• For acetaminophen-related hepatotoxicity, please see details above regarding the use of NAC.

  • For HSV hepatitis: acyclovir 10 mg/kg IV every 8 hours.

  • For autoimmune hepatitis: IV methylprednisolone 1 mg/kg daily.

  • For hepatic encephalopathy, lactulose by mouth as needed, rifaximin by mouth 550 mg BID.

  • For hepatitis B viral infection, consider entecavir 0.5 mg by mouth once daily or tenofovir 300 mg by mouth once daily.

3. Diagnosis

Drug injury ()

Drug induced liver injury (DILI) is not uncommonly encountered in patients presenting with acute hepatitis, accounting for up to 30% of patients. The most common cause of DILI is attributed to acetaminophen followed by antibiotics (specifically amoxacillin/clavulanate), anti-epileptic agents (sodium valproate, carbamazepine), and isoniazid. Different drugs cause different patterns of acute enzyme elevation.

Drugs that are known to cause hepatocellular injury include acetaminophen, allopurinol, aspirin, buproprion, fluoxetine, halothane, isoniazid, ketoconazole, lisinopril, losartan, methyl-dopa, paroxetine, pyrazinamide, risperidone, ritonavir, sertraline, statins, tetracycline, trazodone, thiazolidinediones, trovafloxacin, and valproic acid.

Drugs that cause cholestatic liver injury include amoxicillin/clavulanate, ACE-inhibitors, chlorpromazine, clopidogrel, cytarabine, efavirenz, erythromycin, estrogen, ezetimibe, irbesartain, nafcillin, phenothiazine, rosiglitazone, steroids, sulindac, tricyclics, bactrim (trimethopim/sulfamethoxazole), and amiodarone.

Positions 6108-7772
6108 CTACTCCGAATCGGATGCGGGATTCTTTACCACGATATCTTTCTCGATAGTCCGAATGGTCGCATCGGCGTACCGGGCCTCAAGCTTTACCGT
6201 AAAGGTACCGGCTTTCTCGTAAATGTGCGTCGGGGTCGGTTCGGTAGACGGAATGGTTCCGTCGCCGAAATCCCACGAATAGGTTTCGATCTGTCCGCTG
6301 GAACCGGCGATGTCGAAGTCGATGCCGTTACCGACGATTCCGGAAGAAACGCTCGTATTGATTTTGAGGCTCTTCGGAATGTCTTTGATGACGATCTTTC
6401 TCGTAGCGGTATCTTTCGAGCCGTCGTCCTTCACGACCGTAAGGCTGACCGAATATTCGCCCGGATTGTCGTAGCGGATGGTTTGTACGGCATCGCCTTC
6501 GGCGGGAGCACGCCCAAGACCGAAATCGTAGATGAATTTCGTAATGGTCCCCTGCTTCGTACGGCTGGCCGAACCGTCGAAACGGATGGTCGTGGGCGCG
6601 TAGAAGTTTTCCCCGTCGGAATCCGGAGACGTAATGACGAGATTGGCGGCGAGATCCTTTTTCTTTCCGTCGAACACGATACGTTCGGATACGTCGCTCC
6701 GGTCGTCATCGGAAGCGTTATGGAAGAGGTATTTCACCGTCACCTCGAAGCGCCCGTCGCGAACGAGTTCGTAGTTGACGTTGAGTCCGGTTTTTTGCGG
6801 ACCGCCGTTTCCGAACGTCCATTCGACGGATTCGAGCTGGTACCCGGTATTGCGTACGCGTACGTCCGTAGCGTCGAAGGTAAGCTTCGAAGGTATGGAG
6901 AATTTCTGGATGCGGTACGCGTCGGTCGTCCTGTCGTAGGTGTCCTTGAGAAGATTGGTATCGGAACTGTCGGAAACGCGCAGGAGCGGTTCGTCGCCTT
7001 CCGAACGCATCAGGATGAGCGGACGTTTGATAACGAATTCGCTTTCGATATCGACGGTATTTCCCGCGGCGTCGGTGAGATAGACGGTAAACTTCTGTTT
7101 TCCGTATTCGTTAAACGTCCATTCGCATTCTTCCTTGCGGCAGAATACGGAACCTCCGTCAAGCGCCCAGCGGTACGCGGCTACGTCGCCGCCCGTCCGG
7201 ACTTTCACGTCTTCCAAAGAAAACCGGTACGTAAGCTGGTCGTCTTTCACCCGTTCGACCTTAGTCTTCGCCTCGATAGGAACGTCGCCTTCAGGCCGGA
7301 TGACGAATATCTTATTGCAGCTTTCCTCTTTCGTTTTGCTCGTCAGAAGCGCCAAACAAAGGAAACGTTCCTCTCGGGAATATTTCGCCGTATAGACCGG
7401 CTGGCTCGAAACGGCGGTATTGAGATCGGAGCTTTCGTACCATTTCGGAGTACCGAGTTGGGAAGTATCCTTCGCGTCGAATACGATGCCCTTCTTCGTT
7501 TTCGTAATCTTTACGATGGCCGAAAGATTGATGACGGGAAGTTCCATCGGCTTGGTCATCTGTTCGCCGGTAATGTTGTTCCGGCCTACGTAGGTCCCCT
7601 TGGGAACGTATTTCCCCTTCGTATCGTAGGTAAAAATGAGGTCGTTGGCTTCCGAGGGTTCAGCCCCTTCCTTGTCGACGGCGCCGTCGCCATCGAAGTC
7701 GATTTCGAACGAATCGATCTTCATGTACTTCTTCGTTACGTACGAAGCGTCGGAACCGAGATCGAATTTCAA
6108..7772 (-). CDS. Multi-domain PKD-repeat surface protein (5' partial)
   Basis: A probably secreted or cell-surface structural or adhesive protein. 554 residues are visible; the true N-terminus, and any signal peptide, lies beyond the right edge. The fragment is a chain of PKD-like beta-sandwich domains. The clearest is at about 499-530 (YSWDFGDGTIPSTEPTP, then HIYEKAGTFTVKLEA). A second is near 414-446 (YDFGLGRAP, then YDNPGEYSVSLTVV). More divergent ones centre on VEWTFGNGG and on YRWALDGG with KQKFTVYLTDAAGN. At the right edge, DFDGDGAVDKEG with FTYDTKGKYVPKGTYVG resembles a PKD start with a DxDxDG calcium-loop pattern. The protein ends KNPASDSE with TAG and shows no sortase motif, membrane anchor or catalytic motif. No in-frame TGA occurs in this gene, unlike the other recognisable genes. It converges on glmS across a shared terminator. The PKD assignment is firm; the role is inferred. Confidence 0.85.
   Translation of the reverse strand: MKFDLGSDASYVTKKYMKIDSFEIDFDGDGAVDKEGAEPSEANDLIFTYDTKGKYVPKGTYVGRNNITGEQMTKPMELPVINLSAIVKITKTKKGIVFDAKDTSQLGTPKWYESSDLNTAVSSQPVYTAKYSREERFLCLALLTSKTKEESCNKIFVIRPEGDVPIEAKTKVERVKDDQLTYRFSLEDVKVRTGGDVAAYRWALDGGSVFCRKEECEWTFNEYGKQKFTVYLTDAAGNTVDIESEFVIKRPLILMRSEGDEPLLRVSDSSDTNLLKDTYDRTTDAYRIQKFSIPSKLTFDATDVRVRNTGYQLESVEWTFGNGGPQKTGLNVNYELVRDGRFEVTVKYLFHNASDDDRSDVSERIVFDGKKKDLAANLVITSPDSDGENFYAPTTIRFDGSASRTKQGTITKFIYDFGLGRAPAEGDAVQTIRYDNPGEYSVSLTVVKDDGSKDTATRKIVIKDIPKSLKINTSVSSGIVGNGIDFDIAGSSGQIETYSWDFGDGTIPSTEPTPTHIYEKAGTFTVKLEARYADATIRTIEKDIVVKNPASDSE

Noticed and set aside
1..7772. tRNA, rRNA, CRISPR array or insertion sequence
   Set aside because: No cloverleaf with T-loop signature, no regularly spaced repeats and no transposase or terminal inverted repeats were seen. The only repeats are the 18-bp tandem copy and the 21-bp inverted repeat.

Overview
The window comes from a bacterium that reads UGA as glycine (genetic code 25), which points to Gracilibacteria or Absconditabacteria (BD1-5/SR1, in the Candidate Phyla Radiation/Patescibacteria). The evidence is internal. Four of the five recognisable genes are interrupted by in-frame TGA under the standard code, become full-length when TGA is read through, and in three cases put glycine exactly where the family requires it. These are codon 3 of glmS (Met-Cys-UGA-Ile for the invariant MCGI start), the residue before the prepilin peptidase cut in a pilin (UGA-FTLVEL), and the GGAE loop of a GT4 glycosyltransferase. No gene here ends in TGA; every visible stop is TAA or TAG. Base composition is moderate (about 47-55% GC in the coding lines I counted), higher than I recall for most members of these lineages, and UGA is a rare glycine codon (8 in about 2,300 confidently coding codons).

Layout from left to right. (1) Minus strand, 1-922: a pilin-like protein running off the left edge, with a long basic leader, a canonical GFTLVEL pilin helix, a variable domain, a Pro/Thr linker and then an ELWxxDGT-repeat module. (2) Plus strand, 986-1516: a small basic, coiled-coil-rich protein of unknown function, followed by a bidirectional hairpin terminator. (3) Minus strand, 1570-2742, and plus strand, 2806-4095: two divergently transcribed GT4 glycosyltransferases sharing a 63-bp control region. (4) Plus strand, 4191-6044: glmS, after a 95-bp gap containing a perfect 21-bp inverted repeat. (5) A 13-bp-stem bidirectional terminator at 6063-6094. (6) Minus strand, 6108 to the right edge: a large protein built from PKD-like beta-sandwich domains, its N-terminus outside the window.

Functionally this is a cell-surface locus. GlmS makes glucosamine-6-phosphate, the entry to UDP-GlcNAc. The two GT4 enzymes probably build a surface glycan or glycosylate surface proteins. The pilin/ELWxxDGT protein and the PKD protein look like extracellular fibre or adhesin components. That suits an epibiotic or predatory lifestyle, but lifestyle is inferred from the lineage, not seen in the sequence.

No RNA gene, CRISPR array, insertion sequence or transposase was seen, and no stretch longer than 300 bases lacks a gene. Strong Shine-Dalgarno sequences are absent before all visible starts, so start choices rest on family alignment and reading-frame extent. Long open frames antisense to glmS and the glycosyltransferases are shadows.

Abnormal liver enzyme elevation in a mixed pattern is seen with the use of amitryptilline, azathioprine (cholestasis predominant), angiotensin converting enzyme (ACE) inhibitors, carbamazepine (cholestasis predominant), clindamycin, diclofenac, ethanol (hepatocellular predominant), ibuprofen, ketoconazole, nitrofurantoin, phenobarbital, phenothiazines, phenytoin (hepatocellular predominant), rifampin, and sulfonamides.

When evaluating critically ill patients in the intensive care unit for abnormal liver enzymes, the differential diagnoses should be kept very broad. These patients usually suffer from multi-organ failure that may directly and indirectly contribute to the liver enzyme abnormality or even predispose the liver to certain conditions causing acute liver injury.

Evaluating patient history

When first evaluating patients with elevated liver enzymes, it is important to look for historical laboratory data and compare the trends over a time period. It is critical to identify potential insults that may have occurred around the time of the enzyme elevation. As with any illness, thorough review of the patient’s medical history, social history, family history, as well as drug use, be it a prescribed medication such as an antibiotic, over-the-counter drug such as acetaminophen, or recreational drugs like cocaine, is crucial to identifying the possible etiology of the liver enzyme abnormality.